It’s time for Millennials to become a generation. But it won’t be easy.
Millennials are “entitled narcissists” (Time), “lame” (The Daily Beast), and “idle trophy kids” (Boston Globe). They might “save the world” (Huffington Post) because they are “highly educated, self-confident, technologically savvy, and ambitious” (HowStuffWorks). Their ideal paid work is “first, Google; second, Apple; third, for themselves” (Forbes).
At least people are talking about us!
By and large, the media seems to value us insofar as we appear cutting edge. We represent to them the future – but it is a future they want to be the first to analyze, the first to understand, and the first to take advantage of. The media has never gotten over its complete inability to see Facebook coming, just like it never got over its inability to see Apple and Microsoft coming in the 1980s. The information and entertainment sources have developed a complex regarding these things, and their only in is to watch what Millennials are doing: Spotify, Vine, Pinterest. The recurrently new is also good for the 24 hour news cycle.
My position is that we do not yet have a Millennial generation. We do not yet have a self-understanding, or an understanding of the energy that is particular to our times. In a sense, the Baby Boom was the first generation and it has always been the only generation. When we think of a generation, we think of a unified restlessness, a new stance toward received wisdoms, a strained relationship with existing authorities, defining and new cultural symbols. This was the spirit of the 60s, but it has been assumed since then that every cohort should be a generation. Succeeding and even preceding groups (including the Greatest Generation) were viewed through the same lens. In short, the Baby Boomers expect us to be a generation, so they make us into one.
In practice, this means we have been pegged as the native users of Web 2.0.
Of course, there is a certain truth to that. But I am not sure we have yet interpreted it for ourselves. If Millennials are ever going to become a generation, it will be because we have taken our hearts seriously. Even jealously. Will we be the ones who defined the Internet or the ones defined by the Internet? The jury is still out on that one.
As long as CNN and the Pew Forum and Virgin Airlines are telling us who we are, that identity is simply an extrapolation from their own experience and a projection of themselves. There will be nothing really new because they can’t see it coming.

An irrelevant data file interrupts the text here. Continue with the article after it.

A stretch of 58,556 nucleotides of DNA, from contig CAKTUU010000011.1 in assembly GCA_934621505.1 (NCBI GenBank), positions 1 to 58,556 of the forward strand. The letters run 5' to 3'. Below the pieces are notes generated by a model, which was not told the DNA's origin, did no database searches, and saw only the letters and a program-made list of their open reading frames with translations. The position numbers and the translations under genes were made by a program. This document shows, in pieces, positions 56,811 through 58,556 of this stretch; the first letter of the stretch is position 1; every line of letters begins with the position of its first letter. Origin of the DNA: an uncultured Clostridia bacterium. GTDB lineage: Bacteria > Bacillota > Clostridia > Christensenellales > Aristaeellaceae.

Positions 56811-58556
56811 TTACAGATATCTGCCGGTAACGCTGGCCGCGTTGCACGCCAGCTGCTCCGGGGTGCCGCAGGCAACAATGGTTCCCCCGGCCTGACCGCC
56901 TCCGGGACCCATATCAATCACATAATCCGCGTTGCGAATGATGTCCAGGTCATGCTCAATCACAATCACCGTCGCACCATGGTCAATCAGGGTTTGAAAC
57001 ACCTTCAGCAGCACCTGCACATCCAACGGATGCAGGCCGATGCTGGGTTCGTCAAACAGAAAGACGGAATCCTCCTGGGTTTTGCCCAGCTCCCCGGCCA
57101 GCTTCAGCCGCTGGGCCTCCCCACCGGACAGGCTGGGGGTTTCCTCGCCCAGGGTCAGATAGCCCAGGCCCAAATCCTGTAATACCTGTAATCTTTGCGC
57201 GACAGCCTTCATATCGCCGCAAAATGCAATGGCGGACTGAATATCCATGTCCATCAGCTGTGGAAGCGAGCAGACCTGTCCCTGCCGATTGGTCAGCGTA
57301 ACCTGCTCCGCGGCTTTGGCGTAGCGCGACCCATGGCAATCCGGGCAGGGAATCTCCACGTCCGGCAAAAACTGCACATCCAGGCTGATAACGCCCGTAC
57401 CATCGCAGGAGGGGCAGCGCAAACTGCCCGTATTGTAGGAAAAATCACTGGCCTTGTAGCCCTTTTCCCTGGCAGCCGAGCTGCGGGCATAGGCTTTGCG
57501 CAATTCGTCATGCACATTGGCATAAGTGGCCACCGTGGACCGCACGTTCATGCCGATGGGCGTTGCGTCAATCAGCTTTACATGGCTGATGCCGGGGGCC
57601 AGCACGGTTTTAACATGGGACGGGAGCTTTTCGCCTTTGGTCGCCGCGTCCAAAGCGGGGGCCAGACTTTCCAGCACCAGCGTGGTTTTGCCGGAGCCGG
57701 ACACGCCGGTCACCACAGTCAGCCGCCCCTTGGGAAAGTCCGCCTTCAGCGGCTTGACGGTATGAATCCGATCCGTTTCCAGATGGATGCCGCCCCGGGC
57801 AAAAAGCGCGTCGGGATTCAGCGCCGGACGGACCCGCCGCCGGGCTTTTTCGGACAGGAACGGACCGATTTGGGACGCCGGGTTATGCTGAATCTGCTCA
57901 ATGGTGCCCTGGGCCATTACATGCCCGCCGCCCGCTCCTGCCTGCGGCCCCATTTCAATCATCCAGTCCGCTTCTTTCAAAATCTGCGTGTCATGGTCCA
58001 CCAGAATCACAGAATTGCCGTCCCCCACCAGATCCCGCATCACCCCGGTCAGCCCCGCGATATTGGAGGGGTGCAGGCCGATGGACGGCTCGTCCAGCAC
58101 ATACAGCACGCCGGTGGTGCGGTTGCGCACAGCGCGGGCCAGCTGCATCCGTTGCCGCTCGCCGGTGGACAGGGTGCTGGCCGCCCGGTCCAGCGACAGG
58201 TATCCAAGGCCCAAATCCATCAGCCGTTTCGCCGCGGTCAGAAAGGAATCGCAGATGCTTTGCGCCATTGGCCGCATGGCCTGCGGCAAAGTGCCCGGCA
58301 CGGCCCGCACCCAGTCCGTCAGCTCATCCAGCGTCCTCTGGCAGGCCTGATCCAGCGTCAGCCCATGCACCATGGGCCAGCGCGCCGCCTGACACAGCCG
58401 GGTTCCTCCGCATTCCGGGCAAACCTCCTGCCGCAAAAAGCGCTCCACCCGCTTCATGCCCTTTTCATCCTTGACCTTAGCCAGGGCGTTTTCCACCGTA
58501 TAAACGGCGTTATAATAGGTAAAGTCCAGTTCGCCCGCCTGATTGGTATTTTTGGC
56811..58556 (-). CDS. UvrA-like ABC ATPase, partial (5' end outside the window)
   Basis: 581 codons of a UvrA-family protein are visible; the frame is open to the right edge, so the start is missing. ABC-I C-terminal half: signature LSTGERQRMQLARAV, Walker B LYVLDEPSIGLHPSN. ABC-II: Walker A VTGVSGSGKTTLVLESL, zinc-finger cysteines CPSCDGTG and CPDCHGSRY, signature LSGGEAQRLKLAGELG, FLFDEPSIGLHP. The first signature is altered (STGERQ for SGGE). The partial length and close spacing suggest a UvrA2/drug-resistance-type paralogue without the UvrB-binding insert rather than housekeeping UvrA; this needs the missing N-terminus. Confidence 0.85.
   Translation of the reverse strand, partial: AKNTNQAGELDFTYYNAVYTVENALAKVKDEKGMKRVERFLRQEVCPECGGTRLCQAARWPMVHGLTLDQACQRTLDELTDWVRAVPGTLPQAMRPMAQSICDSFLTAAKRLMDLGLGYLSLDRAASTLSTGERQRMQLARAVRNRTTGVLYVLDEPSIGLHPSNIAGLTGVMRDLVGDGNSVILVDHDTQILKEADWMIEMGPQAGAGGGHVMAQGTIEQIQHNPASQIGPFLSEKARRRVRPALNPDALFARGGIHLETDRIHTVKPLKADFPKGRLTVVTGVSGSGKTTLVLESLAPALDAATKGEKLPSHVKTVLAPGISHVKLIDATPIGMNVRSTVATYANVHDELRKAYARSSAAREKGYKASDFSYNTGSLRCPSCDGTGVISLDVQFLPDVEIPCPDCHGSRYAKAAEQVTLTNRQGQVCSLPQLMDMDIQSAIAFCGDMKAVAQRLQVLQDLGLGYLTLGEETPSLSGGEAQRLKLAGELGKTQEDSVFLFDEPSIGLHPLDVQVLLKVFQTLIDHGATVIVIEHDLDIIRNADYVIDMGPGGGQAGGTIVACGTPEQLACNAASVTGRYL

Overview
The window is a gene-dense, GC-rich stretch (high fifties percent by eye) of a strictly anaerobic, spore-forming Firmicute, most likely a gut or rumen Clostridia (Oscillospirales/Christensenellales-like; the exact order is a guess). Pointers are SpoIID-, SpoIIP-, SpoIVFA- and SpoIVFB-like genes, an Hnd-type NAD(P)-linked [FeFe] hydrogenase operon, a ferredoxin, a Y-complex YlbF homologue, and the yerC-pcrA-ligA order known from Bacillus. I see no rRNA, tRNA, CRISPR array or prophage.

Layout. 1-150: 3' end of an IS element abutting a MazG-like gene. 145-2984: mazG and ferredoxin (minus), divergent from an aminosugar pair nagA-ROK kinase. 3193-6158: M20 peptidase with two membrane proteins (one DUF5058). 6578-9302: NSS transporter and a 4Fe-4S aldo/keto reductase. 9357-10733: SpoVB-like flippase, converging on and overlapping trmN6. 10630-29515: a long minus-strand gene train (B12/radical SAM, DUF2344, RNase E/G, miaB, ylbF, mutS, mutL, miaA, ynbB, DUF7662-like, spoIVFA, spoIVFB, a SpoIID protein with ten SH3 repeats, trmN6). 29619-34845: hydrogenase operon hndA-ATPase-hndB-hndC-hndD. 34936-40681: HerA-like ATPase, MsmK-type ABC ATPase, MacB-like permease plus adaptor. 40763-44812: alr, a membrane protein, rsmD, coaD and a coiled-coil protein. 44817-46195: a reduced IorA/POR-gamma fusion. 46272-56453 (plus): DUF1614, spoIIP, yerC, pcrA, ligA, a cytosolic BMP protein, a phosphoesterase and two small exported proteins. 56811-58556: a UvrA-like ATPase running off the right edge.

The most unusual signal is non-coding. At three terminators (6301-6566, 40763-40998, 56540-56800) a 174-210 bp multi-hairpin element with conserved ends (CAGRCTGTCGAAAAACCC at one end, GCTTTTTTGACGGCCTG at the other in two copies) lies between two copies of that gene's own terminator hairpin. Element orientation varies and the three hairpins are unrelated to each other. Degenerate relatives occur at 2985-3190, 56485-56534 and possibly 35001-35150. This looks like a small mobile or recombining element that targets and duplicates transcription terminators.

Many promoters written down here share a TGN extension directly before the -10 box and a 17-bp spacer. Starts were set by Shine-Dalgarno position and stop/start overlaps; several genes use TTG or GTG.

Their pressure is on us to accept the generational identity we’ve been given or come up with something else compelling. I reject both.
The Jewish and Christian scriptures use the idea of a “generation” both to describe continuity (“tell it to the future generation”) and discontinuity. The latter is closer to our meaning. We can be either “the generation of the righteous” or “a stubborn and rebellious generation.” But if we are to be either, we must hear the choice calling. And if to hear, then we must be ready. And if to be ready, then we must be dissatisfied.
The goal is not really to find a generational identity – the historians will sketch that profile. The goal is generational wholeness: justice, love, magnanimity. The goal is to find these things in a new context, stirring eternal embers to a new flame.
Our weakness is that our first thought is to action, or perhaps to discussion. Can I submit another possibility? Have you considered prayer? Not a mental wish to a moral Santa, not a quiet reflection on your goals, but a tracing of the limits of your soul, of peering over the edge. Of screaming out to that edge and begging forgiveness. Find an open field or a locked room and bleed your tears, because if there is a Spirit, niceties and naivetés will be useless.
It’s a weird suggestion, I know. But the deeper the mines in which we toil, the greater the gems we will carry. We need that precious rarity if we are going to offer the world anything more than a simple continuation of its current course.
Our goal at the Pray Channel of Humane Pursuits is to be a part of that new path, perhaps a chronicle. At least a kind word and a knowing nod. If you cannot believe, perhaps you can imagine. Certainly you can feel. If you do believe, the pressure is off to say the right thing. The Millennial path to spiritual engagement has not yet been forged, so please take up a sickle and swing with us.
Let’s get this generation started.
Master of light, perfect me. Let me walk in your presence and live.
Bryan Wandel works in government finance and has studied history, accounting, and religion. He is a member of the editorial board at Humane Pursuits. Bryan’s writing has appeared at Comment Magazine, First Things, and elsewhere.